Matt Smith reviews the latest episode of Elementary…
As with any new interpretation of Sherlock Holmes, you eventually come across the new interpretation of Moriarty. The ads promised either an exercise in stupidity or inspired casting with the introduction of… Vinnie Jones, from The Mean Machine and that X-Men threequel in which his character paid tribute to an infinitely moronic Internet meme.
What actually happens is better than both. Like his name in this episode, M is only part of Moriarty, only part of the big picture.
Moriarty has always been portrayed as Holmes’ equal (if not his better), but with a more evil streak. He’s such a prime baddie that, like Irene Adler, the memory of the character lasts despite appearing in a disproportionate amount of Holmes stories. A genius, the Napoleon of crime, the reason Holmes gets up in the morning. In fact, in this iteration he’s the reason Holmes keeps a selection of nasty tools around the house. Not for protection, mind. Turns out Moriarty murdered the only woman Holmes ever loved so now he wants to torture the enigma responsible for his drug problems. If I hadn’t seen the ad, I’d never have seen it coming.
There’s a whole new dimension this new puzzle brings to Holmes, showing off the perhaps inhuman aspects of the character (though, paradoxically, the torture comes about because of very human emotions). Watching Holmes turn his wit against someone with violent intent is highly entertaining in a dark kind of way, while also showing the yin and yang of the Holmes character in Elementary. You can’t have the openness required for love without the risk of pain. Good without evil. Holmes without Moriarty.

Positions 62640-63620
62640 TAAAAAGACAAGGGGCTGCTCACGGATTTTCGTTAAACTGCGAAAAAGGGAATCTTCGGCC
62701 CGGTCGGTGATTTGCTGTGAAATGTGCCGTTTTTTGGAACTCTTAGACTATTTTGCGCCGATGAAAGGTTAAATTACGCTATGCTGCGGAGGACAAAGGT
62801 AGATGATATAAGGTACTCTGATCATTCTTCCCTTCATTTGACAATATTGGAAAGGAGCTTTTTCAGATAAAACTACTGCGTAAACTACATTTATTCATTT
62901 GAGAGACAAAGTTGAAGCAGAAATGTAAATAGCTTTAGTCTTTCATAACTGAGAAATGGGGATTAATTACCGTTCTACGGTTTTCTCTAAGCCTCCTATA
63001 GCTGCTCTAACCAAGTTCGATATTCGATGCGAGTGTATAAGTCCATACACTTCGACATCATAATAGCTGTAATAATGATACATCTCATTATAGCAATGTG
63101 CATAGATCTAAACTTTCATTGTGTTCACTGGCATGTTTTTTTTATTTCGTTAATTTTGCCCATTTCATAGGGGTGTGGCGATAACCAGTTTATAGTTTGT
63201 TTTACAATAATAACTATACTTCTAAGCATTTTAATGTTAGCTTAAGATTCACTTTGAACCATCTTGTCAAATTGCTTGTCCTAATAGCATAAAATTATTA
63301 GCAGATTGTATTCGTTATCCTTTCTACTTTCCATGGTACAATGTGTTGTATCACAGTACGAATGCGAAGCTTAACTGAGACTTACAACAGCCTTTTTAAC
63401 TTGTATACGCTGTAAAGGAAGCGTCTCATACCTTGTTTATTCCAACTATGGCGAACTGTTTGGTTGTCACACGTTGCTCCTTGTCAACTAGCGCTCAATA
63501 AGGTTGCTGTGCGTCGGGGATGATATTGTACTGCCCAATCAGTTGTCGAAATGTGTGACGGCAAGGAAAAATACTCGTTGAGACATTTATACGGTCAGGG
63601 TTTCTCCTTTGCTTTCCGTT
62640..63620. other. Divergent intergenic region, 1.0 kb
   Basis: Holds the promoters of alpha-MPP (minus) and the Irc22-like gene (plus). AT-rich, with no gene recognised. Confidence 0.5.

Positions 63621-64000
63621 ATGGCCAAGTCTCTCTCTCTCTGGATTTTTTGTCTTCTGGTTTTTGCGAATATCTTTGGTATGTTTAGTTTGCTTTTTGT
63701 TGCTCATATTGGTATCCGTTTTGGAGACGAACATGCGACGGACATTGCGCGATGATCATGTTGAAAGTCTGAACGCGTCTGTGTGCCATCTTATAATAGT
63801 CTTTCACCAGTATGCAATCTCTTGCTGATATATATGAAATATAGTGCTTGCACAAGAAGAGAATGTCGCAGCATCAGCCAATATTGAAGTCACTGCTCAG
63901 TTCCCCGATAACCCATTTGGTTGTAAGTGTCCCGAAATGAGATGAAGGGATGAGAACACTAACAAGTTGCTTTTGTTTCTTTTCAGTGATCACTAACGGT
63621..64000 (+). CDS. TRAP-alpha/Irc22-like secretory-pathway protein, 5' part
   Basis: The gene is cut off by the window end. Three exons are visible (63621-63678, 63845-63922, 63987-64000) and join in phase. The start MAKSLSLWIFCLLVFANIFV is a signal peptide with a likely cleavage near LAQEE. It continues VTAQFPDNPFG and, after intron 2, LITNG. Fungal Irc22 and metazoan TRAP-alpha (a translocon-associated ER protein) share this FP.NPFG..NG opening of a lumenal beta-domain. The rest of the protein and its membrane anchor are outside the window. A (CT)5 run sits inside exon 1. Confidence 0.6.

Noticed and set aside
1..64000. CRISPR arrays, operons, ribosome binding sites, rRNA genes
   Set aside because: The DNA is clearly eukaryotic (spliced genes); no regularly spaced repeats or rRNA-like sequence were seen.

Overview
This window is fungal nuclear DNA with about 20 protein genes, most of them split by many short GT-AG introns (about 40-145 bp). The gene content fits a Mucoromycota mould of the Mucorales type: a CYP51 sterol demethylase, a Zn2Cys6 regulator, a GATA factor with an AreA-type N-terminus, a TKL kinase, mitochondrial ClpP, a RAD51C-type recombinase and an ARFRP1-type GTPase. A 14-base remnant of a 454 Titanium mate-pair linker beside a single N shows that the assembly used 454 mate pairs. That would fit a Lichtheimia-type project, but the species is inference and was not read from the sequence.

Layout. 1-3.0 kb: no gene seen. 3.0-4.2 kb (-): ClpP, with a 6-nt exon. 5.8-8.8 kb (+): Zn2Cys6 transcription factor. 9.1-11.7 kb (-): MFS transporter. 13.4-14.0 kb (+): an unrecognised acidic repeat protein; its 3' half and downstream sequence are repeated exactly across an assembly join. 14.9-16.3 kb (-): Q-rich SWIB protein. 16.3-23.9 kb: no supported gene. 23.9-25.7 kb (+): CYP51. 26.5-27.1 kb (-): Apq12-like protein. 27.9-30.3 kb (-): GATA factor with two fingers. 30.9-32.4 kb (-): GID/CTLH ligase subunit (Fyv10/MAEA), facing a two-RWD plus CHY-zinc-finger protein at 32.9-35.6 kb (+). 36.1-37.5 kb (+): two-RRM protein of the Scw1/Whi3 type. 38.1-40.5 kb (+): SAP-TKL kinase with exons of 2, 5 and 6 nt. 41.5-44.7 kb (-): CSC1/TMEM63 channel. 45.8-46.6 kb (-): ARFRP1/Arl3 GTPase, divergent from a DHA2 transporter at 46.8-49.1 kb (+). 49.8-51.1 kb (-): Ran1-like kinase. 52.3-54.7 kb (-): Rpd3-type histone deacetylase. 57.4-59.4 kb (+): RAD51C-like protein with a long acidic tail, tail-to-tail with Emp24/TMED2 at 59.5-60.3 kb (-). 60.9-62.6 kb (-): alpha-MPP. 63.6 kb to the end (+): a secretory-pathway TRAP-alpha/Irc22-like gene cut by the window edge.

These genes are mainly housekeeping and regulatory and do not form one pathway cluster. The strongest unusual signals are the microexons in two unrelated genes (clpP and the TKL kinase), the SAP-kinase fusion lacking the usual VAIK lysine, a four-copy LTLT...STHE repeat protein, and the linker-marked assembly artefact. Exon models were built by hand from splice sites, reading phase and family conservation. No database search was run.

His respect for M in this iteration is lacking, though he does give out the list of ‘accomplishments’ to the police in a seemingly respectful way. M’s confidence is such that he even bothers watching Arsenal thinking they’ll win ha ha ha take that all you Arsenal fans, I just told a joke about your team over the Internet.
So yes, so far not a stretch for Jones. Playing the football loving hard man is his niche, and it suits the story quite well (‘Arsenal fan. As if I didn’t have enough reason to despise you.’) But how do you make Holmes’ big bad different enough to make… well, a difference? They do it fantastically, but as with all Holmes stories I can’t really explain why it’s so good without spoiling it. So go watch it now. Or, at the end of the review. I get paid per word that you read, y’see.
The Holmes we’ve been shown the past couple of weeks has been given depth, so hopefully the Moriarty we get shown in the next few weeks gets given the same treatment. A devious plan afoot I’m sure, as Holmes’ life is starting to unravel at even the mention of Moriarty’s name. We’ve seen it so far with only the smallest of efforts on Moriarty’s part. If the series itself can run a creative parallel, we should be in for a real treat.